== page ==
Language Camp

Posted: Sunday, September 12, 2010

It is a crisp, summer day, maybe unofficially one of the first of autumn. A group is gathered in the open air around a propane stove - some are sitting, some are standing, but all are focused on the contents of the cooking pot.

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Libby Sterling / Juneau Empire
Libby Sterling / Juneau Empire

It's seal fat (tsaa eixí), cooking in its own oils - no additives are necessary for this dish. The fat has been cut into bite-sized chunks. When cooked, each piece will hold its own shape - crispy on the outside with a light, airy center.

As the fat comes to temperature, the group breaks out into a Tlingit song. Mary Folletti (Daaljíni) momentarily reassigns her stirring spoon to play the role of a drumstick. As, she sings, she gently beats the spoon on the side of the pot, keeping the beat.

In a nearby smokehouse, another meal is in preparation. This smoked salmon (áx akawdudlis'eigi xáat) was cut into strips earlier in the day and has been smoking for a few hours. Hans Chester (Naakil.aan) removes the smokehouse door to check on the salmon's status.

Chester is one of about a dozen attendees at a Tlingit language immersion retreat, held over Labor Day weekend at the Eagle River United Methodist Camp. He and others from Juneau and other Southeast Alaska communities have come to speak, hear and learn about the Tlingit language. This retreat isn't the first of its kind, but past gatherings of this nature have been funded and sponsored by organizations. These Tlingit speakers and learners are here on their own dime, simply because of their passion for the language.

Vivian Mork came to the retreat from her home in Wrangell, where she is one of only a handful of Tlingit speakers. She'd like to see the language emphasized more prominently in everyday life. Something as simple as printing street signs in both Tlingit and English would raise general awareness of the language and culture, she says. The language is part of who she is, and there's no reason why it shouldn't be celebrated, she said.

The speaking ability level of the retreat's attendees ranges from intermediate to fluent. The main goal of the weekend is to surround speakers and learners with Tlingit language, with as little English as possible. If it can't be said in Tlingit, it may be better left unsaid.

"We have a community, but rarely gather for this sole purpose, and not for much time," Chester says.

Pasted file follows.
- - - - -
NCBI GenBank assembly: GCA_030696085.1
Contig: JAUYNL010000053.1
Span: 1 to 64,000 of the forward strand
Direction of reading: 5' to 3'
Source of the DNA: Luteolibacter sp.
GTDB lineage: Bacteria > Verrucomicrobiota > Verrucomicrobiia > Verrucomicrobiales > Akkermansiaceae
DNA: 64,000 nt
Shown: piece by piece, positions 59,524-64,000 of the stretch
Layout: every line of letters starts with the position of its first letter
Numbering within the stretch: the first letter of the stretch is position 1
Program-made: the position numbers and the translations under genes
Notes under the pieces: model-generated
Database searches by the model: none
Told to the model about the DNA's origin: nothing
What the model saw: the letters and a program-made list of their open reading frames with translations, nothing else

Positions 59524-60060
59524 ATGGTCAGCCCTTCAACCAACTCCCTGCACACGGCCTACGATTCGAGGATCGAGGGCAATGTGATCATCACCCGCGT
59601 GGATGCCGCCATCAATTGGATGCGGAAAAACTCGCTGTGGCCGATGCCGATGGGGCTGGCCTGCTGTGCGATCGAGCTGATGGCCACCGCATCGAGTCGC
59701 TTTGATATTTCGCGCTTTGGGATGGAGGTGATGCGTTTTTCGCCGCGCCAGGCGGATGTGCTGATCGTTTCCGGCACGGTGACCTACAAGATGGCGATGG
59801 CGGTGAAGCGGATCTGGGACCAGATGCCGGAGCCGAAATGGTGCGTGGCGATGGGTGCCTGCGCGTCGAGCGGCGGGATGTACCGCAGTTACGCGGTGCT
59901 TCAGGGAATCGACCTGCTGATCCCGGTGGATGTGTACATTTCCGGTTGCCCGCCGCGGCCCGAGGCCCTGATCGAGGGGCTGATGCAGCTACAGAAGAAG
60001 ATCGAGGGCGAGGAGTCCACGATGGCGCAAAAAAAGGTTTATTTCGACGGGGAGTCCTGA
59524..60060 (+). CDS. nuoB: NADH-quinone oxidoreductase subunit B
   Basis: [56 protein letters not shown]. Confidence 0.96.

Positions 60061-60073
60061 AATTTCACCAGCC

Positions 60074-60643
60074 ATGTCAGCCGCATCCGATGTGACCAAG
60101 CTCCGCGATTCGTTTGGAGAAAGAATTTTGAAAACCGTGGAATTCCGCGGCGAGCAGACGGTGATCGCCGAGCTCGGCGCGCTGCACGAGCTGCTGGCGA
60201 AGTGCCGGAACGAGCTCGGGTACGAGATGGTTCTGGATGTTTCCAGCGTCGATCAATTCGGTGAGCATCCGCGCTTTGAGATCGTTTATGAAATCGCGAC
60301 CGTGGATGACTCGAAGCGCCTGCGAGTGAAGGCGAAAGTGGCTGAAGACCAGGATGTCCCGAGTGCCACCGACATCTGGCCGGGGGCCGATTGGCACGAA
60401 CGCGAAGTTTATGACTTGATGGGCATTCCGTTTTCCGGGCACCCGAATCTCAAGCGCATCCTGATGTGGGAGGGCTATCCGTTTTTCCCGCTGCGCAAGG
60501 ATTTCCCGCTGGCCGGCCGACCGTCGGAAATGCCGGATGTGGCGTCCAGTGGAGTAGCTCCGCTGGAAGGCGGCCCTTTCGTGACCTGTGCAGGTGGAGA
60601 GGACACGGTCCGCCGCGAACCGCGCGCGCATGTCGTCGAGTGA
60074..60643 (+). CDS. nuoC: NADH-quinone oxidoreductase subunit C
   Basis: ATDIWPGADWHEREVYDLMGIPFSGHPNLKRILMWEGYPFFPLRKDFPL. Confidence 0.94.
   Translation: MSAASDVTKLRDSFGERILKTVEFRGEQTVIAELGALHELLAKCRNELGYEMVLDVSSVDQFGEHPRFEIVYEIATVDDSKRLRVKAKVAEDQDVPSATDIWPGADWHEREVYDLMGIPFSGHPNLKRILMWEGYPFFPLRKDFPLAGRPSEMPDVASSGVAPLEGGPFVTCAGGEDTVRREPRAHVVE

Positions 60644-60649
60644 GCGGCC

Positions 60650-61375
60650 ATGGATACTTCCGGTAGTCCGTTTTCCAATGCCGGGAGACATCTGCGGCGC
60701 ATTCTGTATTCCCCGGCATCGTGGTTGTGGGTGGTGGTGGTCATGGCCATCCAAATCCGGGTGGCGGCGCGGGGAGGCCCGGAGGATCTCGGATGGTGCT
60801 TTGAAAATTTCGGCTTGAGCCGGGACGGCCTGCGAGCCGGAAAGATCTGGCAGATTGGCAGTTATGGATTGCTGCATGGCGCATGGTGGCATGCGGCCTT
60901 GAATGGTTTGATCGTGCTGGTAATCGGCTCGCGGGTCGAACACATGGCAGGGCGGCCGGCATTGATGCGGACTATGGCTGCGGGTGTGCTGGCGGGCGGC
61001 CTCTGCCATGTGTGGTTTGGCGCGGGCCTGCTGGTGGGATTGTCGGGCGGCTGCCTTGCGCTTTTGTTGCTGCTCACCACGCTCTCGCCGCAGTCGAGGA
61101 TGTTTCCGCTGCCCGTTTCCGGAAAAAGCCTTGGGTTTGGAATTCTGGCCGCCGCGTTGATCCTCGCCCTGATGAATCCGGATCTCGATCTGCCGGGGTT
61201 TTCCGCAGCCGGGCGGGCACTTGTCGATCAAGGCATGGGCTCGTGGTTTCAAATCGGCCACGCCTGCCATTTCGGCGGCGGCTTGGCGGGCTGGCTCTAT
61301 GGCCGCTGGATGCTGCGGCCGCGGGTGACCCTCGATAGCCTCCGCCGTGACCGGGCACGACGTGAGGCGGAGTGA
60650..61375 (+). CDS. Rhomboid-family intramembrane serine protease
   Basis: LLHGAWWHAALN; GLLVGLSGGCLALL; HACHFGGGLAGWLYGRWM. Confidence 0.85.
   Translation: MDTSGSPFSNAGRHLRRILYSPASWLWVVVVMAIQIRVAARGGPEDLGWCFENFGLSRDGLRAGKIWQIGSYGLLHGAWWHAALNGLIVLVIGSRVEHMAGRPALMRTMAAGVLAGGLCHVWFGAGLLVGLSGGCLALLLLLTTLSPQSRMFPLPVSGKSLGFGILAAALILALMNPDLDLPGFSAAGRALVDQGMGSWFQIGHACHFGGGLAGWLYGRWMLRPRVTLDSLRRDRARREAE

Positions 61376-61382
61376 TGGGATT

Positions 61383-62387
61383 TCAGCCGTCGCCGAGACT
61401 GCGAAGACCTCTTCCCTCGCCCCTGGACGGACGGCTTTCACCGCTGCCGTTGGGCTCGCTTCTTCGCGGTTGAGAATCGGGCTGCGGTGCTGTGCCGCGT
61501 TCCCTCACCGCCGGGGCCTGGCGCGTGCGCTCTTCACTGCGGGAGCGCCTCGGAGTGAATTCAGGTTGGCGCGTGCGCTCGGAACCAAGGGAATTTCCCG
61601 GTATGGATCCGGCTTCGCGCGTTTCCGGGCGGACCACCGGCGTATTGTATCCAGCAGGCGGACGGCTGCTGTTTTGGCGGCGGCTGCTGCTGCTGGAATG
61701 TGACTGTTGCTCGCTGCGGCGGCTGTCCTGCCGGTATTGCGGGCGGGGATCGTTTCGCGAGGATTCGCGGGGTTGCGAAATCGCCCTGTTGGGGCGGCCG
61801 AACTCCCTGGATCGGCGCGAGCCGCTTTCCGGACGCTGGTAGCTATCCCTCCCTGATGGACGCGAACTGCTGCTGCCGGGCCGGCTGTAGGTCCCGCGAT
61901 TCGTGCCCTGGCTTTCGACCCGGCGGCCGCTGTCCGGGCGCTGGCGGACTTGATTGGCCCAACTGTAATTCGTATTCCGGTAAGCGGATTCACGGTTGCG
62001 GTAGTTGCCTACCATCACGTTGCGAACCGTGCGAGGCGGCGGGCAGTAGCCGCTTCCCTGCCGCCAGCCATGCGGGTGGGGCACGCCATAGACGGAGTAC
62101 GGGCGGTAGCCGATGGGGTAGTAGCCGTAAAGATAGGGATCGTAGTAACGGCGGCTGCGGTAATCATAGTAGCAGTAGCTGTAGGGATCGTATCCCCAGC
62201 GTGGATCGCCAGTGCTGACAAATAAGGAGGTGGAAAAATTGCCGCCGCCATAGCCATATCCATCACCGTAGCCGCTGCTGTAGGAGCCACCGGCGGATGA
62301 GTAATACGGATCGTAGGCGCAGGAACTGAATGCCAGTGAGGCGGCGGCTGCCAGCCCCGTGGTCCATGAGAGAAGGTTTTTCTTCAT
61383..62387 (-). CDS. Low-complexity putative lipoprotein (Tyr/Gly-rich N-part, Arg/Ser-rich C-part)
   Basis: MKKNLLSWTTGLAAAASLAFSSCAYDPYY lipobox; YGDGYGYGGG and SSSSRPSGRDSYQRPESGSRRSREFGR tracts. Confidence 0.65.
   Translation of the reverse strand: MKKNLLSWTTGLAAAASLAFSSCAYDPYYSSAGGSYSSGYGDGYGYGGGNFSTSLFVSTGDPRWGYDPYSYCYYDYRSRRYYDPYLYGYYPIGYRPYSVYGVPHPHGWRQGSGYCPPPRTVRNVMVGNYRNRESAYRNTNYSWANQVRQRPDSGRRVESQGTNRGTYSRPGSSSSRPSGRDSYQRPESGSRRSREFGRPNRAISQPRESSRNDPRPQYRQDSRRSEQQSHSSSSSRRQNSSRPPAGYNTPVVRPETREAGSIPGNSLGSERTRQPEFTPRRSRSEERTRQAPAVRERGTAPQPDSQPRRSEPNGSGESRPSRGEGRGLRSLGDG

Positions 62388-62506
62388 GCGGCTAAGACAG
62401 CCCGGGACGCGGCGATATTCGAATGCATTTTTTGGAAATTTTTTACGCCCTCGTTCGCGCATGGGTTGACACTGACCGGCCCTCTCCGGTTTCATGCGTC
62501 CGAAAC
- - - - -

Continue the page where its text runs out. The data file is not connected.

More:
The retreat is meant to help Tlingit learners integrate the language into everyday life, so the gathering is filled with everyday activities. Games are played, stories are told and food is prepared, the latter serving as the lengthiest of the recreations.

In review, participants reported that all the cooking was an excellent way to practice speaking, with a tasty reward upon the project's completion.

"I enjoyed being busy with the Tlingit food - stirring the pot of seal fat to render the oil," said Linda Belarde (Satóok'). "It brought back many memories of seeing my mom and grandparents cook seal fat on the stove at Excursion Inlet. I also enjoyed the camaraderie of the group - knowing that we were all in this 'learning Tlingit boat' together. Being able to hear Tlingit in context was great for showing me what I could understand. Even though I didn't know every word, I got the meaning."

Alice Taff (Woodisheeyi Tláa), Alaska Native languages research assistant professor at the University of Alaska Southeast, took value from the food preparation as well as simply being exposed to Tlingit in everyday use.

"I took home a list of the Tlingit words and phrases I know," Taff said. "My list is short, but I can use it as a base line for judging my learning progress."

In making her vocabulary list, Taff reflected on a few different ways of "knowing" Tlingit words and phrases. First, there are words and phrases that are known but to which meaning is not yet assigned. Next, there are words that are understood only when heard, which differ from those that are able to be spoken in the correct context.

"We know that we need such retreats often," Taff said. "In between the retreats we need to somehow network, on a consistent basis, to keep reinforcing our knowledge."

Chester also hopes to see the retreats increase in occurrence. After returning to "life as usual," he said it has been hard to get the immersion retreat off of his mind.

"It was great to see friends and family that I haven't seen in years," Chester said. "I think it sparked us once again to use Tlingit as much as we can wherever we are."

• Contact Libby Sterling at

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